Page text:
Friday, February 28, 2020


Peter Jan Honigsberg Reflects on Documenting Guantánamo

Peter Jan Honigsberg

Honigsberg has spent the past decade documenting stories of the detention camp Guantánamo Bay.

Peter Jan Honigsberg led the February 27, 2020 Human Rights Workshop on his efforts to gather historical accounts of Guantánamo Bay from the detention camp’s detainees, guards, interrogators, chaplains, military and civilian lawyers, medical personnel, high-ranking military and government officials, family members of the detainees, and interpreters. Honigsberg, a Professor of Law at the University of San Francisco and the founder and director of Witness to Guantánamo, has spent the past decade crafting a historical documentary based on the testimony of actors at Guantánamo in addition to his numerous publications on the subject of Guantánamo, the “War on Terror,” national security, and human rights.

Honigsberg described the empty promises different politicians have made to close Guantánamo should they be elected. He pointed specifically to the 2008 presidential election when both President Barack Obama and John McCain committed to closing Guantánamo, a promise President Obama did not fulfill during his presidency. In 2008, according to Honigsberg, there had been an absence of firsthand accounts from people who lived or worked in the prison. In addition, although many people in the early years following the terror attacks on September 11, 2001, knew of the links between 9/11 and Guantanamo, today many people are not aware of the connection. To most people, Guantánamo is a “distant thought,” Honigsberg said, “yet it was a critical period in American history” and one of the “darkest periods of American law.”

In light of this absence of information, Honigsberg felt a need to document the abuses experienced at Guantánamo while it is still active. After securing funds, Honigsberg filmed 158 interviews with former detainees and other people connected to Guantánamo. He described how, in response to a growing fear that people were “denying the Holocaust happened,” director Steven Spielberg founded the University of Southern California’s Shoah Foundation Institute for Visual History and Education in 1994 to record and preserve interviews with Holocaust survivors and other witnesses. One such survivor was Honigsberg’s father. Having been present at his father’s interview, Honigsberg wanted to replicate Spielberg’s methodology to document Guantánamo.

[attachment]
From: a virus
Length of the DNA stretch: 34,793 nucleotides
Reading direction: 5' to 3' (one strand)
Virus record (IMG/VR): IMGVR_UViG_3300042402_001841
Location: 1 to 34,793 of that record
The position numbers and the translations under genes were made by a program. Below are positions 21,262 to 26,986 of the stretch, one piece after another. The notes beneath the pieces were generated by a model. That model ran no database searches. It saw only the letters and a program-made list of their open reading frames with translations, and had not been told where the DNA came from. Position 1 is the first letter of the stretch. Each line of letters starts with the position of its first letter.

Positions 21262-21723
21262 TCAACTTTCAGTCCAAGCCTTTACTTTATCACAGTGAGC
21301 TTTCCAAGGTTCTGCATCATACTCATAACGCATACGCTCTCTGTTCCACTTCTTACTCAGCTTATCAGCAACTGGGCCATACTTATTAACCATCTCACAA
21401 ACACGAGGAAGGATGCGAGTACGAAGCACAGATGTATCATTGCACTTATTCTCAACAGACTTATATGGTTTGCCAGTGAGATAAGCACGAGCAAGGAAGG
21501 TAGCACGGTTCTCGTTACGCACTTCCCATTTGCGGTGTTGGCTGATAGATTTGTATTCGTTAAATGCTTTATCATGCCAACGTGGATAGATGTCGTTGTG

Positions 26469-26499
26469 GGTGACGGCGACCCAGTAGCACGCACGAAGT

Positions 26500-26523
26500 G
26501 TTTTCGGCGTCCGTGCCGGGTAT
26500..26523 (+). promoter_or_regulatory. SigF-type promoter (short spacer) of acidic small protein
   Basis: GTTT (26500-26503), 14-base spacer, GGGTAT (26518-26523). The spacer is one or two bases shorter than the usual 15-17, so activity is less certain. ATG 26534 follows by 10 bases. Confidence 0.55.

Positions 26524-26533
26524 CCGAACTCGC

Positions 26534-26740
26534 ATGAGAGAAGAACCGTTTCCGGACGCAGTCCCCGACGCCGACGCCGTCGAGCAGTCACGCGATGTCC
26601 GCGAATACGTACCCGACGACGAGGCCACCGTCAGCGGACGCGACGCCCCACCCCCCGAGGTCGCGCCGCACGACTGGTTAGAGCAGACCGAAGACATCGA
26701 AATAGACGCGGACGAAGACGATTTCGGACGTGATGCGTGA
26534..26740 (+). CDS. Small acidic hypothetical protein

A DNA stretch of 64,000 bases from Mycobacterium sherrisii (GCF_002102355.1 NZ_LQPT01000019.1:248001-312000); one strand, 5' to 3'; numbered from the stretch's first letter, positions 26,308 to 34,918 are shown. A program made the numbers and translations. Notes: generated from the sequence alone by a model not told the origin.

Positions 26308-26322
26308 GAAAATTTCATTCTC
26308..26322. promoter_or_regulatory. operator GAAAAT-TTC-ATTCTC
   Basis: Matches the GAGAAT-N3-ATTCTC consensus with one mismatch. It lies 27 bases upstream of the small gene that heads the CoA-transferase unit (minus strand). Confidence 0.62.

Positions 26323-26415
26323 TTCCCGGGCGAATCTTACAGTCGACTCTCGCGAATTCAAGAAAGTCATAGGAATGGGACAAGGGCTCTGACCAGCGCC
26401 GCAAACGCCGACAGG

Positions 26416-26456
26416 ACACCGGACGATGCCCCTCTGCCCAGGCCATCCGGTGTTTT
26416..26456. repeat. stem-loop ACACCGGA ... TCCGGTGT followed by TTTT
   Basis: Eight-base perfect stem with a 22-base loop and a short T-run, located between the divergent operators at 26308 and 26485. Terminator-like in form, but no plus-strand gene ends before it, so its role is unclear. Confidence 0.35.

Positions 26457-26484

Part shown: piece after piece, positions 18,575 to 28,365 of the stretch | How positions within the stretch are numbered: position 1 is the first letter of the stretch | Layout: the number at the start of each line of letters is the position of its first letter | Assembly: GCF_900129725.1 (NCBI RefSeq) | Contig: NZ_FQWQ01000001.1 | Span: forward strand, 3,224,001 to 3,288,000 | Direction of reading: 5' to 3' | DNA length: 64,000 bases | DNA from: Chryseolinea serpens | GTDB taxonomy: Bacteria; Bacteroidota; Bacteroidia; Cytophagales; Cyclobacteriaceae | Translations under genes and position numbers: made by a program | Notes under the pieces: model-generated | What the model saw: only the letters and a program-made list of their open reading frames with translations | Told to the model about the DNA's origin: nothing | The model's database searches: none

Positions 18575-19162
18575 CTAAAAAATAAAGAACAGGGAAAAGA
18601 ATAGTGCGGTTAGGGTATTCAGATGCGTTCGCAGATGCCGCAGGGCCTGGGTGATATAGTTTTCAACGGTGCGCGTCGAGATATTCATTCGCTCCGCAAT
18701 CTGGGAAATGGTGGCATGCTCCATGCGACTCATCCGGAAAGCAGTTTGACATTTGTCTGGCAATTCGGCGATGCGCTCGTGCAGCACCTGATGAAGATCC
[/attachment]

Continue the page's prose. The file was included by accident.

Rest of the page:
One of Honigsberg’s interviewees was Moazzam Begg. The U.S. originally gained custody of Begg by paying a bounty to his foreign captors and thereafter kept him in isolation for nearly two years in Guantánamo. In the video clip Honigsberg presented, Begg told his story of psychological torture, emphasizing that his “faith was severely tested.” Begg was only released, according to Honigsberg, because he was a U.K. citizen and, at the time, President George W. Bush wanted Great Britain’s support in Iraq.

Honigsberg explained that Vice President Dick Cheney “wanted to prove that [America] was tough” by ensuring the capture of “terrorists” worldwide. However, Begg, like many of the people in Guantánamo, was unlikely a terrorist. The U.S. released him, and nearly all of the other 780 men in the prison, without ever charging them with a crime. Forty men remain in the prison today.

Twenty-two of the prisoners in Guantánamo were Uyghurs, a minority group from what is now the Chinese Xinjiang province, after escaping to Afghanistan to flee persecution in China. In Afghanistan, a few months after the September 11 attacks, the Uyghurs were captured and sold to the United States Military by Afghan and Pakistani soldiers, according to Honigsberg. He described how those captured, some merely sixteen years old, were “thrilled” to see their captors were American, believing the U.S. knew the “real enemy” was China. To their horror, they were “essentially powerless” and held in Guantánamo for years, and some for more than a decade without charges.